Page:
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Old 05-01-2013, 12:43 PM   #53
SystemicAnomaly's Avatar
Join Date: Feb 2006
Location: Stuck in the Matrix somewhere in Santa Clara CA
Posts: 10,768

Originally Posted by Torres View Post
From your OWN link:-

5-hour Energy 1.9 fl. oz. 208

You keep on saying you think data is misleading (Why? Have you done your own laboratory tests?) but then you just selectively choose data to support your argument. It's tiresome propaganda.

All you have to do is post all the data from and all the sources and take an average of them if you really must but you're not even prepared to do that.

It's almost as if you're trying to convince yourself that the drink you drink has low caffeine when the reality is anything but low.
My suspicion is that that many of the sources that specify 200+ mg of caffeine/bottle are taking their data from It is suspected that the Extra Strength version was tested in their analysis. Some sources, in a possible effort to demonize the product, provide that high CL data. If you average all those sources, of course they are going to come up with ~200 mg of caffeine.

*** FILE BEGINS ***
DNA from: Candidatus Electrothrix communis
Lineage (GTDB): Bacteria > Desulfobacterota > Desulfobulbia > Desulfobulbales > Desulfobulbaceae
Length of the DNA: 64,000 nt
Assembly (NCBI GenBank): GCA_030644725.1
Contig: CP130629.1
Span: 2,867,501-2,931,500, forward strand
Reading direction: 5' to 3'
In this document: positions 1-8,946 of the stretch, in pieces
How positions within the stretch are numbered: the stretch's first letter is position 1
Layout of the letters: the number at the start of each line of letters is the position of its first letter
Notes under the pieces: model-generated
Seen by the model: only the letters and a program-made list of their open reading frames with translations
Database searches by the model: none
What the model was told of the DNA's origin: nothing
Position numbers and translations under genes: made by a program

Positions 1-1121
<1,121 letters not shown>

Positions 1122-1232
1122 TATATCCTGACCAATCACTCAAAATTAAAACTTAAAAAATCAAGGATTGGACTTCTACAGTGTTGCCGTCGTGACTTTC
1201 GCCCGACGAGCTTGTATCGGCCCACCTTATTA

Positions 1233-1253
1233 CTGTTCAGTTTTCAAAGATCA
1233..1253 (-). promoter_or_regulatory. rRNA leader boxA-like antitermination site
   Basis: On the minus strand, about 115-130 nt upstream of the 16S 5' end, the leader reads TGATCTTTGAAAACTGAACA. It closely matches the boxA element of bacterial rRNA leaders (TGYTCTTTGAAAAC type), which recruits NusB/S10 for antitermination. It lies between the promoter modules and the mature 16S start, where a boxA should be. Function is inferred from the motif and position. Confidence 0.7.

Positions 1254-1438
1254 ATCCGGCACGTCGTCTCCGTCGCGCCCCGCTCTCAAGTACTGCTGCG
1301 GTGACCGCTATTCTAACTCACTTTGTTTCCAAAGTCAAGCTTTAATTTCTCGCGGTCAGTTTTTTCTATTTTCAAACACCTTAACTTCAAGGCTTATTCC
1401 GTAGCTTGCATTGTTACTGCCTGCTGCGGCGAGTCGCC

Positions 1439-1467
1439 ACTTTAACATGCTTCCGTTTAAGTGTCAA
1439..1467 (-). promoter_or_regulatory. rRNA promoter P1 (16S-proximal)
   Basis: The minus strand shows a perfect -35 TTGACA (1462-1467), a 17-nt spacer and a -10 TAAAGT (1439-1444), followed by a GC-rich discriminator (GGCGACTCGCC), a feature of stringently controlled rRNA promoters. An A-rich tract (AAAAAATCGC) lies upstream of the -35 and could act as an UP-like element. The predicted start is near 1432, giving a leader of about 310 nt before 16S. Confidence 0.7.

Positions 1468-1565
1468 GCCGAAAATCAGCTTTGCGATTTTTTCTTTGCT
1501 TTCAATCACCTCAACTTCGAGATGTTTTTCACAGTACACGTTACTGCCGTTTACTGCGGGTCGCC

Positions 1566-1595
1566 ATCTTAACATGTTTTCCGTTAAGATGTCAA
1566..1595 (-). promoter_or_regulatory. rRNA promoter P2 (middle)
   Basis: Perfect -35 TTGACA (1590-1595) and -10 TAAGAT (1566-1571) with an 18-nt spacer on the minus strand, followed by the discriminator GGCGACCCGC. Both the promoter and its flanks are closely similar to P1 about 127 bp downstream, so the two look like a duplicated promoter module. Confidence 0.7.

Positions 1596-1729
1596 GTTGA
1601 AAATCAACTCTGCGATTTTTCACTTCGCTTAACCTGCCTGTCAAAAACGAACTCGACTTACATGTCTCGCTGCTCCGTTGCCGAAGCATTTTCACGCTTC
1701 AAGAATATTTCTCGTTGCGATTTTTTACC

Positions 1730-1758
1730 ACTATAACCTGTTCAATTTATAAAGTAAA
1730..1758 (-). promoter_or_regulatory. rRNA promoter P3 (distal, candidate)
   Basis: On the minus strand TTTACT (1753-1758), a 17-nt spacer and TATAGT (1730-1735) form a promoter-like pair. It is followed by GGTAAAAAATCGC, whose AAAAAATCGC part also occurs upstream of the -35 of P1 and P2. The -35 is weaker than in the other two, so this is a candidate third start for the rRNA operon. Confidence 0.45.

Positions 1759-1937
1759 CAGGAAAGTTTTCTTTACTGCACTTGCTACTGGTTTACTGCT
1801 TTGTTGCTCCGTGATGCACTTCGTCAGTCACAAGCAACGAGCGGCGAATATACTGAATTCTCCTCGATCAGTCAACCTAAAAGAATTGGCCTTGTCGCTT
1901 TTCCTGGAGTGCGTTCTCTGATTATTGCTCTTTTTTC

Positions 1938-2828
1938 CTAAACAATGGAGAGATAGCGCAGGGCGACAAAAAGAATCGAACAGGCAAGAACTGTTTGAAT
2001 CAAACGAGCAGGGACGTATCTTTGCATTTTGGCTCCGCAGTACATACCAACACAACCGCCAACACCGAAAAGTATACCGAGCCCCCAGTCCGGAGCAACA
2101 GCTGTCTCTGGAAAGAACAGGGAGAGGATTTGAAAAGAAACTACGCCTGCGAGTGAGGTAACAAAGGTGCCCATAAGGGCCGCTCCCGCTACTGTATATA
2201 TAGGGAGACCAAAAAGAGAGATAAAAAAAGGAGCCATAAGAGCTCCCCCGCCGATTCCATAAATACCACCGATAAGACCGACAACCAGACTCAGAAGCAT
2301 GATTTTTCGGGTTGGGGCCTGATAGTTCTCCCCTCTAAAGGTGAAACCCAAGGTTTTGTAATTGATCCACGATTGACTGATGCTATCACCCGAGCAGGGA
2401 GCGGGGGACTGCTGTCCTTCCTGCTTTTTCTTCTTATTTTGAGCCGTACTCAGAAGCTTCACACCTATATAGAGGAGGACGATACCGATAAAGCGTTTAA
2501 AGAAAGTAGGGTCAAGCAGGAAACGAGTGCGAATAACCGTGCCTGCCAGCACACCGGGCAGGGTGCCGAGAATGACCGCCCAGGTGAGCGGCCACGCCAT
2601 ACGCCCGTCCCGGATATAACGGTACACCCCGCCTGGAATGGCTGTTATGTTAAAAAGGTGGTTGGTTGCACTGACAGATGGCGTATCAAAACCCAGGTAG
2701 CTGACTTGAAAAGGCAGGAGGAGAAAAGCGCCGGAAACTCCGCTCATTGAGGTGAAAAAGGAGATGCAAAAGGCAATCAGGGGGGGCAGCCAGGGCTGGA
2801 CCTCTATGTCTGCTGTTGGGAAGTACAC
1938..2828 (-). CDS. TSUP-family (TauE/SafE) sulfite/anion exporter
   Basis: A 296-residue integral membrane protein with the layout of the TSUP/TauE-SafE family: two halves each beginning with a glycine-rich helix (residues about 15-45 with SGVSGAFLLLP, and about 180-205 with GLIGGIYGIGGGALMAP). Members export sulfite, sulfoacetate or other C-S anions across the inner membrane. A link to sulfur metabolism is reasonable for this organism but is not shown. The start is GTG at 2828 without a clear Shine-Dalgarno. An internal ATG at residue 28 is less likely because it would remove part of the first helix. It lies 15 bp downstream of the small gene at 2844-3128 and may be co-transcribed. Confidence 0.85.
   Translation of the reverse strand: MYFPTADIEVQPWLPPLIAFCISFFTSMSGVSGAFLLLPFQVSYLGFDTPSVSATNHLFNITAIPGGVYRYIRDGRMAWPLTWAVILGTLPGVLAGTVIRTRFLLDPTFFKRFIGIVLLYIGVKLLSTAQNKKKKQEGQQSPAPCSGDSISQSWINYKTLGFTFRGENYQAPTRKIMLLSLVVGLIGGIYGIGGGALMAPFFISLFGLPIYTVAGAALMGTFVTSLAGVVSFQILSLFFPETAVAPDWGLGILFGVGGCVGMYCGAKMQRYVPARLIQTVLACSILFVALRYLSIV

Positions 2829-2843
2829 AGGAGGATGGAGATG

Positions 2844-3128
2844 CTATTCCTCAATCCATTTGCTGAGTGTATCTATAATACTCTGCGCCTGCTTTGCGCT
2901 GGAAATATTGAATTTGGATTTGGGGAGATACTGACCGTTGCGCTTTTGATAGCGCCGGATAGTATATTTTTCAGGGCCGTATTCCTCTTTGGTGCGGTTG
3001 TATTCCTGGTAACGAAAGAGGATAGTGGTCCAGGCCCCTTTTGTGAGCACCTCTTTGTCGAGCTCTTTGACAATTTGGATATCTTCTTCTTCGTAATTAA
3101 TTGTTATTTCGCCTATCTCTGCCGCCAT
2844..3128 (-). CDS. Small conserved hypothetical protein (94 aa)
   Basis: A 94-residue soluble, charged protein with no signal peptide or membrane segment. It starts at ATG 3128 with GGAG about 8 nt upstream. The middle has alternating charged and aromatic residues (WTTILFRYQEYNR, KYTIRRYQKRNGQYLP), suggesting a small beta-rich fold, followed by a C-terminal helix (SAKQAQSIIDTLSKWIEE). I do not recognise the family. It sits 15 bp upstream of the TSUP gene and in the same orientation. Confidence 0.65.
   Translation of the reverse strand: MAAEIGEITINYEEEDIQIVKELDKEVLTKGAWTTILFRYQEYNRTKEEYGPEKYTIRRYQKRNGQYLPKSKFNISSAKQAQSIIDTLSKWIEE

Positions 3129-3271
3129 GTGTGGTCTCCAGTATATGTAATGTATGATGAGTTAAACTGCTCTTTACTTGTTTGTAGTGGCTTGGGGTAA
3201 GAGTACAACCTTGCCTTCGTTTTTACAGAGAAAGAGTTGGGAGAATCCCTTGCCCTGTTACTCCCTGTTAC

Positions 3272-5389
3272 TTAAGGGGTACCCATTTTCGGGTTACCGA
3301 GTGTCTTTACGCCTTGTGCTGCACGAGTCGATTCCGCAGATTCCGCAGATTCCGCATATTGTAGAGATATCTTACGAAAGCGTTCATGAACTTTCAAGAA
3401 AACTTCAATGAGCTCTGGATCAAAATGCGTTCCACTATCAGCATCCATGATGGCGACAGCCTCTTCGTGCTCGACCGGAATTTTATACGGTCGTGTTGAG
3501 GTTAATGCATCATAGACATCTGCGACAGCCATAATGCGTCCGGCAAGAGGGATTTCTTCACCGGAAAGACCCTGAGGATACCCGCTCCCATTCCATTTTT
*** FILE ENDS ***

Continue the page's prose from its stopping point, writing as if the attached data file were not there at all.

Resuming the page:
Some time after the data came out, FAI Materials Testing Laboratories came put the caffeine content at 157 mg in the regular 5-Hour, and 206 mg in its Extra Strength counterpart. The FAI data for the Extra Strength version looks suspiciously like the data that came up with (supposedly for the regular version).

My bias is to go with the FAI data because it is consistent with what Living Essentials, the makers of 5-Hour Energy has stated. Their web site has always been a bit vague stating that the product "contains caffeine equivalent to a cup of the leading premium coffee". In the past, they have been forthcoming in providing the amount of caffeine in their product for consumers who have asked for it. Quite some time before other CL or FAI analyzed & published their data, I had sent an email inquiry to Living Essentials asking for the caffeine content of their product (they only had 1 version at the time). Their response that the caffeine content of a 1 oz serving was ~75-80 mg. This is consistent with the data that FAI later determined in their analysis (157 mg for nearly oz).

Regardless of which data you choose to believe, 1/2 bottle of 5-Hour Energy (the amount I recommended) will provide somewhere between 75 mg and 104 mg. Even if you consider that higher number, it is still quite a bit less than one of 2 cans of Relentless. According to the data, the latter provides 320 mg. I stand by my contention that it is far better to ingest 1/2 bottle of 5-Hour Energy than 1 or 2 cans of Relentless.
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